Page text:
The way this conversation unfolded exemplified effective communication. My friend approached me with grace and vulnerability. He approached me with a level of curiosity that didn’t put me on my heels — I was able to really listen to what he was saying, apologize for how my decision impacted him and vow that going forward, I would always ask rather than making decisions for him and others.

Our relationship is intact, and I now have information that will help me become a better friend to him and others.

4. Be Mindful of Delivery, Timing and Messenger

Communicating effectively also requires thinking through the delivery of the message one intends to communicate as well as the appropriate time for the discussion.

In an Entrepreneur.com column, VIP Contributor Deep Patel, noted that persons interested in communicating well need to master the art of timing. Patel noted,[1]

“Great comedians, like all great communicators, are able to feel out their audience to determine when to move on to a new topic or when to reiterate an idea.”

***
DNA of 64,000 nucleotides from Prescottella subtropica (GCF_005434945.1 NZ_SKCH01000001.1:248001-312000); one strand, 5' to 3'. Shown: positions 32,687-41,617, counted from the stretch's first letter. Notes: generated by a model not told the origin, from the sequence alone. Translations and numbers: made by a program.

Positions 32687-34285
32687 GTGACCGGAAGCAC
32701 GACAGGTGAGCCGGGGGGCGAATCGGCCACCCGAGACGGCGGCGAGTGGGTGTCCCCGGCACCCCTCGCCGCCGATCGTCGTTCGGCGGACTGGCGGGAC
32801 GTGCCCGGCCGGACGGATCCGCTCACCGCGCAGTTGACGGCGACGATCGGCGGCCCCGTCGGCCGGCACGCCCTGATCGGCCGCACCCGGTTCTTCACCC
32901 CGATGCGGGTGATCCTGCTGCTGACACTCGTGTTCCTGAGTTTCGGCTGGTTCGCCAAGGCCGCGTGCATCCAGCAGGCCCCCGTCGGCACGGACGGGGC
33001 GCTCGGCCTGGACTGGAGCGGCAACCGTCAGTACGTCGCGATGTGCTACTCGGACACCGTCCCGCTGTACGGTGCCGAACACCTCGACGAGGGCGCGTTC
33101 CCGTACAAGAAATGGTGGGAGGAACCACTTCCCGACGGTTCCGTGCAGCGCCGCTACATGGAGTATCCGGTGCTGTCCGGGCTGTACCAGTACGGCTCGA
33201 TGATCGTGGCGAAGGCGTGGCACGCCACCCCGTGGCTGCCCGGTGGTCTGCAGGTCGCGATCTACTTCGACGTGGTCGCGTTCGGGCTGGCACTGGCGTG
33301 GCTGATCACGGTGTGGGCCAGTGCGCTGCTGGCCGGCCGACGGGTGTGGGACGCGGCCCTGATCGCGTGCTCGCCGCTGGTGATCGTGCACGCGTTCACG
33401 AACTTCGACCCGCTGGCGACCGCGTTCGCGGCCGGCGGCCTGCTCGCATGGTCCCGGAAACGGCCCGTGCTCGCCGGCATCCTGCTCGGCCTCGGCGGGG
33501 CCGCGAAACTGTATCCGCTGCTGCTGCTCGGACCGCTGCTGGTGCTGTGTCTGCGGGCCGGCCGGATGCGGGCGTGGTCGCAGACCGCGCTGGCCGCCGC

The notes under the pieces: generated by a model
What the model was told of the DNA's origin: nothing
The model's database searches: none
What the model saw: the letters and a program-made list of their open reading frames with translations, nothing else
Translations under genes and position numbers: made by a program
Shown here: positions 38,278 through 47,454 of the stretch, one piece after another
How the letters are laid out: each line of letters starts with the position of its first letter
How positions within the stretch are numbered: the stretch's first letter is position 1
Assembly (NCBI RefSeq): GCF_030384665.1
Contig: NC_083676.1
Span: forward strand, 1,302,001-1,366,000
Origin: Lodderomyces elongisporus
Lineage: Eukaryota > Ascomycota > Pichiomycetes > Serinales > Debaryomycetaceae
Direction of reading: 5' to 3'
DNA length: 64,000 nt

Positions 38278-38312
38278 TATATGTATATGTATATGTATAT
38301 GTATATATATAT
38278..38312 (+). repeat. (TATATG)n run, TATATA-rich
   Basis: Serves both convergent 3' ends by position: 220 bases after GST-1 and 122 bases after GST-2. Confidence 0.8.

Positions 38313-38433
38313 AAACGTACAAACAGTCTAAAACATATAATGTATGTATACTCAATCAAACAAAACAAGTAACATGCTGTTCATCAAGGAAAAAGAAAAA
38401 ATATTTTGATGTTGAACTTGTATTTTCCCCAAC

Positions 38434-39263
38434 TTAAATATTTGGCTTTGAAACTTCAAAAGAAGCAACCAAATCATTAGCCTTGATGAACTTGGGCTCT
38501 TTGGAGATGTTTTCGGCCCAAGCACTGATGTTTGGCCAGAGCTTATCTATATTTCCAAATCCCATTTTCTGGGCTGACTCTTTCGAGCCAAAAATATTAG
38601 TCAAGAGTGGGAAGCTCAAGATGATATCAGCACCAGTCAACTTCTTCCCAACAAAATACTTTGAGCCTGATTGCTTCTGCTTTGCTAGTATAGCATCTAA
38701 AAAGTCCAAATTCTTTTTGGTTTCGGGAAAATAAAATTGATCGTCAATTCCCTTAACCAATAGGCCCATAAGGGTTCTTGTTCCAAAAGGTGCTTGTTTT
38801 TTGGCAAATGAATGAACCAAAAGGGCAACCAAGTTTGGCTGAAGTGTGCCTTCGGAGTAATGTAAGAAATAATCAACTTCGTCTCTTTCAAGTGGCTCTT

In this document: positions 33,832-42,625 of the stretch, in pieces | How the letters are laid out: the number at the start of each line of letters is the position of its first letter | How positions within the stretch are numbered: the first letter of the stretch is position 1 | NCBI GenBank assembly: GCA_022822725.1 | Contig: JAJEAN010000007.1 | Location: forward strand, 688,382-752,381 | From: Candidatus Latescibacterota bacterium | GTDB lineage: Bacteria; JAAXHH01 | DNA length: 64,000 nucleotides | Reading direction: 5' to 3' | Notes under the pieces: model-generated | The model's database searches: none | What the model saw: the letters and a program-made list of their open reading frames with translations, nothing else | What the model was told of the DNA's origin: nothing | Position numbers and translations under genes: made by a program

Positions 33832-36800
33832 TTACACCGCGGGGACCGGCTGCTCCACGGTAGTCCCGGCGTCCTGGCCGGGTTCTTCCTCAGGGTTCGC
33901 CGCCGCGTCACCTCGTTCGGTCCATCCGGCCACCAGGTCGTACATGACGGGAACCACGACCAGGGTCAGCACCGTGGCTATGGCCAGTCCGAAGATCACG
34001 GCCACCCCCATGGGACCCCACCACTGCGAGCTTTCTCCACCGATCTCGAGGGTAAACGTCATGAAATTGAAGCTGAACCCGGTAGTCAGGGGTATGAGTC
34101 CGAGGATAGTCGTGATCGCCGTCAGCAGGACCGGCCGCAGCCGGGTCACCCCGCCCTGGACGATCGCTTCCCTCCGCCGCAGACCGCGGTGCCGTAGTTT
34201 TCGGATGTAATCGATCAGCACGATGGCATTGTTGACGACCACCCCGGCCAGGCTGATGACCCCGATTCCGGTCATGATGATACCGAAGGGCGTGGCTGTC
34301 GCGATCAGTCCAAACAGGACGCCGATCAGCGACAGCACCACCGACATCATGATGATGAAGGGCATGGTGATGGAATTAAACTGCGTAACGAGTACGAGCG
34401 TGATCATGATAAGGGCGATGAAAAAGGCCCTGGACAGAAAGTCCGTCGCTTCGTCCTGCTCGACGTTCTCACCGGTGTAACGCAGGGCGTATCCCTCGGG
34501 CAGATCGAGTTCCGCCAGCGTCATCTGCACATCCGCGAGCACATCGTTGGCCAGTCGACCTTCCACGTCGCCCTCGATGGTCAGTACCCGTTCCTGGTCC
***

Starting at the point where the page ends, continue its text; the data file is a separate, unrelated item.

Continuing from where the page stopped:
Communicating effectively also requires thoughtfulness about the messenger. A person prone to dramatic, angry outbursts should never be called upon to deliver constructive feedback, especially to people whom they do not know. The immediate aftermath of a mass shooting is not the ideal time to talk about the importance of the Second Amendment rights.

Like everyone else, I must work to ensure my communication is layered with precision and care.

It requires precision because words must be carefully tailored to the person with whom you are speaking.

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It requires intentionality because before one communicates, one should think about the audience and what the audience needs in order to hear your message the way you intended it to be communicated.

It requires active listening which is about hearing verbal and nonverbal messages.

Even though we may be right in what we say, how we say it could derail the impact of the message and the other parties’ ability to hear the message.

Communicating with care is also about saying things that the people in our life need to hear and doing so with love.

The Bottom Line

When I left the meeting with my dear friend, I wondered if I was replicating or modeling this level of openness and transparency in the rest of my relationships.

I was intrigued and appreciative. He’d clearly thought about what he wanted to say to me, picked the appropriate time to share his feedback and then delivered it with care. He hit the ball out of the park and I’m hopeful we all do the same.

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Featured photo credit: Kenan Buhic via unsplash.com